DOI: http://dx.doi.org/10.18203/2320-6012.ijrms20184729

Complications of radical cystectomy for bladder cancer

Maliikarjuna Gurram, Ravichander G., Ravi Jahagidar, Vinay Reddy

Abstract


Background: Radical cystectomy with pelvic lymph node dissection is the standard treatment for muscle-invasive bladder cancer. With the advent of improved surgical techniques and postoperative management, the complications and mortality rates have reduced. The present study was done to analyse the perioperative, early and late compilations following radical cystectomy for bladder tumor.

Methods: This is a prospective observational study of patients who underwent radical cystectomy for invasive bladder tumor from February 2016 to November 2017. Radical cystectomy was done through midline transperitoneal approach.  Urinary diversion was done by ileal conduit. All patients were followed at 6th week, 3rd month, 6th month, and at 1 year.

Results: Total 21 patients underwent radical cystectomy, 17(80.95%) were males and 4 (19.04%) females. The median age was 60 years, ranging from 40 to 73 years. The   most common age group was 60 to 75 years (52.3%). Thirteen (61.9%) patients were smokers and all were males. Painless haematuria alone was most common presentation (of bladder tumor) seen in 15 (71.4%) patients. Early complications were seen in 8 (38.09%) patients, most common early complication was urinary leak 2 (9.5%) patents, other early complications were bowel leak, wound dehiscence, pelvic collection, burst abdomen, prolonged ileus, subacute intestinal obstruction, acute kidney injury and sepsis seen in one (4.25%) patient each. Late complications were seen in 4 (19.04%) patients.  Pelvic recurrence was the most common late complication seen in 2 (9.55%) patients. Ureteric stricture was seen in one patient (4.75%) for which percutaneous nephrostomy and antegrade DJ stenting was done. Among the histopathological variants of tumor 20 (95.25%) patients had high grade variants and only one (4.75%) had low grade papillary urothelial carcinoma. Among the high grade variants most common pathology was urothelial carcinoma in 17 (80.9%) patients.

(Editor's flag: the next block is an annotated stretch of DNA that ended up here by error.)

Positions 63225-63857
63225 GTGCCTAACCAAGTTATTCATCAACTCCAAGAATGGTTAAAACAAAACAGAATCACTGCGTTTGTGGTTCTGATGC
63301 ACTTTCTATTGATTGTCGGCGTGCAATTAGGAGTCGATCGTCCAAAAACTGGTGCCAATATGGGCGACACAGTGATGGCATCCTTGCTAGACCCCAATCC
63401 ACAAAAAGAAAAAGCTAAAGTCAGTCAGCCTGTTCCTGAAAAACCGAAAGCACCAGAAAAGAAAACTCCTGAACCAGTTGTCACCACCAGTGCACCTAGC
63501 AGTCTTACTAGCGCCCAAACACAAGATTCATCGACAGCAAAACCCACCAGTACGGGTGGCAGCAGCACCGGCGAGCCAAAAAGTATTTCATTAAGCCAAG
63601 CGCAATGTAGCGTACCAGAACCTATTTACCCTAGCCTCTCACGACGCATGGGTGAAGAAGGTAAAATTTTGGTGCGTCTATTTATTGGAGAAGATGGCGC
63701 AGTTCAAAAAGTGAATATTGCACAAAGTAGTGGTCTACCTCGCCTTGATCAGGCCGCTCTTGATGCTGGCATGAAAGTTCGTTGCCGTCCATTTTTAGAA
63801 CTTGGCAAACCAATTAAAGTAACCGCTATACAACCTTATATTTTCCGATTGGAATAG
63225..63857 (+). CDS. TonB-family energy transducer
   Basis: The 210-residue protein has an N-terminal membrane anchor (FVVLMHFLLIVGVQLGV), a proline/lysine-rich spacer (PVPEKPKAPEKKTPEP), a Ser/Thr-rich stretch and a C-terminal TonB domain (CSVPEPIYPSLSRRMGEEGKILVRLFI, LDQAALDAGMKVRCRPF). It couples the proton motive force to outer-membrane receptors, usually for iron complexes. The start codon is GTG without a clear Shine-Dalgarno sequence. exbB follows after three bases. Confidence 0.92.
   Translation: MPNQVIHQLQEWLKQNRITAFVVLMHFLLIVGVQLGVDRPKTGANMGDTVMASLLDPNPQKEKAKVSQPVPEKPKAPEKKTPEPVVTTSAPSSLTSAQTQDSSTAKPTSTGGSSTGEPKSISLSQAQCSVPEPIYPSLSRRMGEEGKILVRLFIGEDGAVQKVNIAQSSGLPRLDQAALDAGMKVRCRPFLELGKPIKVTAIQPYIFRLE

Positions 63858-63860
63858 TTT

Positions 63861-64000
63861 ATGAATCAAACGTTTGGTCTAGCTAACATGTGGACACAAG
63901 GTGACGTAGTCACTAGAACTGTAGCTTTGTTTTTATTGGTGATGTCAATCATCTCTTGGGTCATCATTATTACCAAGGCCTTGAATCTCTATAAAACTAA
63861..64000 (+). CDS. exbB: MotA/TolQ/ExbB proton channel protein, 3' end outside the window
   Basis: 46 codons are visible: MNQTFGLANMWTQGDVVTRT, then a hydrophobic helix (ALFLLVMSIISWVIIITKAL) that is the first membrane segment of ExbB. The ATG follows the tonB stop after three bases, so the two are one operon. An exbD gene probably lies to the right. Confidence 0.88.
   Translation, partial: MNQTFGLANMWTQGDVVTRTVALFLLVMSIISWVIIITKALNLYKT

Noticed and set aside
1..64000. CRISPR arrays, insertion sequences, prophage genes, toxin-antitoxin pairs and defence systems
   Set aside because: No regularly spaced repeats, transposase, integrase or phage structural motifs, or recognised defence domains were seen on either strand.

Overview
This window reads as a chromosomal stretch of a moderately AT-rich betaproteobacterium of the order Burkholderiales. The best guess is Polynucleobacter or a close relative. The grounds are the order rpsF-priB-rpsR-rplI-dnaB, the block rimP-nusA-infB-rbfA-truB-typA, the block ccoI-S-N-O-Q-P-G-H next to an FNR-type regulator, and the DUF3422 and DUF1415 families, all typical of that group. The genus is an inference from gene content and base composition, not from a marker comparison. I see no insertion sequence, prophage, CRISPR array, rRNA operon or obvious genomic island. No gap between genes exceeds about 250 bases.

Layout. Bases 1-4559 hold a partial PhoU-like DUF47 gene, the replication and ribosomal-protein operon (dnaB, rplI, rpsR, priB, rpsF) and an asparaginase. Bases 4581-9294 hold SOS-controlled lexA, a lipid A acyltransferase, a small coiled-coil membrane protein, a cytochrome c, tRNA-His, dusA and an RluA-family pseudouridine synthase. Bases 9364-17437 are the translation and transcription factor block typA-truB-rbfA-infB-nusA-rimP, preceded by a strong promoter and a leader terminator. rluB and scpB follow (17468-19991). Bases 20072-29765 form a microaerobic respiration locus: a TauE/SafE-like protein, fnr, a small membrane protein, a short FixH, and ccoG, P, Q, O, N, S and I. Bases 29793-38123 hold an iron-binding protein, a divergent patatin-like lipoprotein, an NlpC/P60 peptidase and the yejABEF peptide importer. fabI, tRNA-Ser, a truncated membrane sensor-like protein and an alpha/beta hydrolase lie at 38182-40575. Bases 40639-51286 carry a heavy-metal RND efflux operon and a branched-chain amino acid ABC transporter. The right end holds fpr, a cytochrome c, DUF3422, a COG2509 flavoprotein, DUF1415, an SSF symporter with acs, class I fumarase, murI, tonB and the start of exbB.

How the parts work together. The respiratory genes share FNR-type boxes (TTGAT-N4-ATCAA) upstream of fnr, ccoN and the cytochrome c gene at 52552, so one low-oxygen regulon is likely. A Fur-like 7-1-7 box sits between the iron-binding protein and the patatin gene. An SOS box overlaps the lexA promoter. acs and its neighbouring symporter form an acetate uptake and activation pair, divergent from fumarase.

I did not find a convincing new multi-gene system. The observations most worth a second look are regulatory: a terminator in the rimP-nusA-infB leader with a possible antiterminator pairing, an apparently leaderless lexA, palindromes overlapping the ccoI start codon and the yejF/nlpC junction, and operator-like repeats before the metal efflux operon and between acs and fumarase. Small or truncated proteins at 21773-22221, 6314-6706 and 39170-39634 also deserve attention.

Conclusions: Radical cystectomy remains the main stay of treatment in muscle-invasive bladder cancer. This is relatively safe procedure with minimal morbidity and mortality.


Keywords


Bladder cancer, Morbidity and mortality radical cystectomy

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References


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